Training To Summit Mount Snowdon

On June 12th I plan to climb Mount Snowdon with my family, the highest mountain in Wales and England. I've never done anything like this before so I wanted to prepare, as much as I could in terms of fitness levels and of course diabetes. As a person with diabetes, the training element was particularly important to me, because despite having a base level of fitness, I've always found prolonged exercise such as walking a challenge to managing my diabetes due to the potentially unknown duration and varying intensity of the activity.




So we did a range of training walks in preparation, from Sugar Loaf mount in Abergavenny which was flat and then steep, to the winding streets of St Ives in Cornwall. What the training walks taught me was that an extreme temporary basal (reduction in my background insulin in my pump) wasn't going to cut it, as the last thing I wanted was to end up with high glucose levels after the walk.




This meant finding balance between a moderately reduced basal and glucose top-ups when I needed them. CGM was a big help during the walking training, as I found it behaved accurately in reflecting my levels during the walks, which also meant I could see the impact of the basal changes I was making. During the Sugar Loaf Mountain summit, which only took about 3-4 hours, I reflected that I hadn't taken enough water and snacks with me as I would have liked and would need to for the big walk.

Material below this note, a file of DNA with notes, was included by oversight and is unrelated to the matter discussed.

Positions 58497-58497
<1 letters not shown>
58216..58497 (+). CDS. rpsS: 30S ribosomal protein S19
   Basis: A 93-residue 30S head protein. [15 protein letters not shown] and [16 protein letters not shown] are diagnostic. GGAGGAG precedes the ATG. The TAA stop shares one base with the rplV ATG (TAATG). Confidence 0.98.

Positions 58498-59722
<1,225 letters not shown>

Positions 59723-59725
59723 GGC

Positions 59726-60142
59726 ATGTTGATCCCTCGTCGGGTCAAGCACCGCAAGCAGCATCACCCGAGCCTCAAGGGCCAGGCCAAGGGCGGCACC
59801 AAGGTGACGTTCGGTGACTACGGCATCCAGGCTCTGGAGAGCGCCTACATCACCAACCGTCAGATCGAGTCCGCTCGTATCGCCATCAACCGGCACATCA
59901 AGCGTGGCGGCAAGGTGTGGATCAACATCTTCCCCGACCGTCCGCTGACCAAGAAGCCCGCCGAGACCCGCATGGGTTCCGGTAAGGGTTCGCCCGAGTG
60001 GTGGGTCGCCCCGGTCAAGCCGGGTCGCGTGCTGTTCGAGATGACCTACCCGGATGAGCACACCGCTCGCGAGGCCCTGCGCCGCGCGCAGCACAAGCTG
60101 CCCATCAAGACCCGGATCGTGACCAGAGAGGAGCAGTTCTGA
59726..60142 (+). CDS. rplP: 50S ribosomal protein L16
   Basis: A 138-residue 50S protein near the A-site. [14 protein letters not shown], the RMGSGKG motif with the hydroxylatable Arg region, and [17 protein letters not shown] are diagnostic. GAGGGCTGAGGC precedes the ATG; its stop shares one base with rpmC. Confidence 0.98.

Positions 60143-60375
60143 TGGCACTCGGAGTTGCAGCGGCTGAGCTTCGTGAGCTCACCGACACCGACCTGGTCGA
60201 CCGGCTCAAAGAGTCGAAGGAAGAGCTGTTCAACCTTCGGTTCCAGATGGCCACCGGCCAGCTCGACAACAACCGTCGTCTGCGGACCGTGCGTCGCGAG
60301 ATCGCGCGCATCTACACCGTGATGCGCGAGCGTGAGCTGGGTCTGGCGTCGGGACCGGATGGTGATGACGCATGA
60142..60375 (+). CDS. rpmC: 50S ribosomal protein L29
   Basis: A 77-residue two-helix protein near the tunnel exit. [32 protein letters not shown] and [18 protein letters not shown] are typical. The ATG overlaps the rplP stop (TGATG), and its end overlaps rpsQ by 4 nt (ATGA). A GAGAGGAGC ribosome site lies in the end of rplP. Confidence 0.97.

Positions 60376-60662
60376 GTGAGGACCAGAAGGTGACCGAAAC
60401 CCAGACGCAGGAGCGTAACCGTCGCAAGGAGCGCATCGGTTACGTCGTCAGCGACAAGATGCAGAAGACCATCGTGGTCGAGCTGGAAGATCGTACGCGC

The practice walks were also a good opportunity to test out my walking clothing and footwear because I remembered from climbing Pen-y-Fan a few years back, that the weather can change really quickly, so layering seemed like a good way to go. I got myself proper walking boots that supported my ankles well, as the terrain is set to be quite uneven for Snowdon. I carried my insulin pump in my walking trouser pocket for easy access initially and I wore my Toe Tec socks throughout my training walks as that's what I plan to wear for the big event. I did try different styles between the short and long ankle options, finding that the longer style gave more coverage. I also chose the Half Plush socks for additional padding on the sole and around the toes to ensure I wouldn't get blisters whilst out on the walk.




This blog was kindly sponsored by the team at Reed Medical/ Toe Tec with thanks.


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My blog takes you through a daily look at sport, diabetes and everything in between. As an athlete that lives with type 1 diabetes I want to let you into news, views and all that is important to both of my passions.

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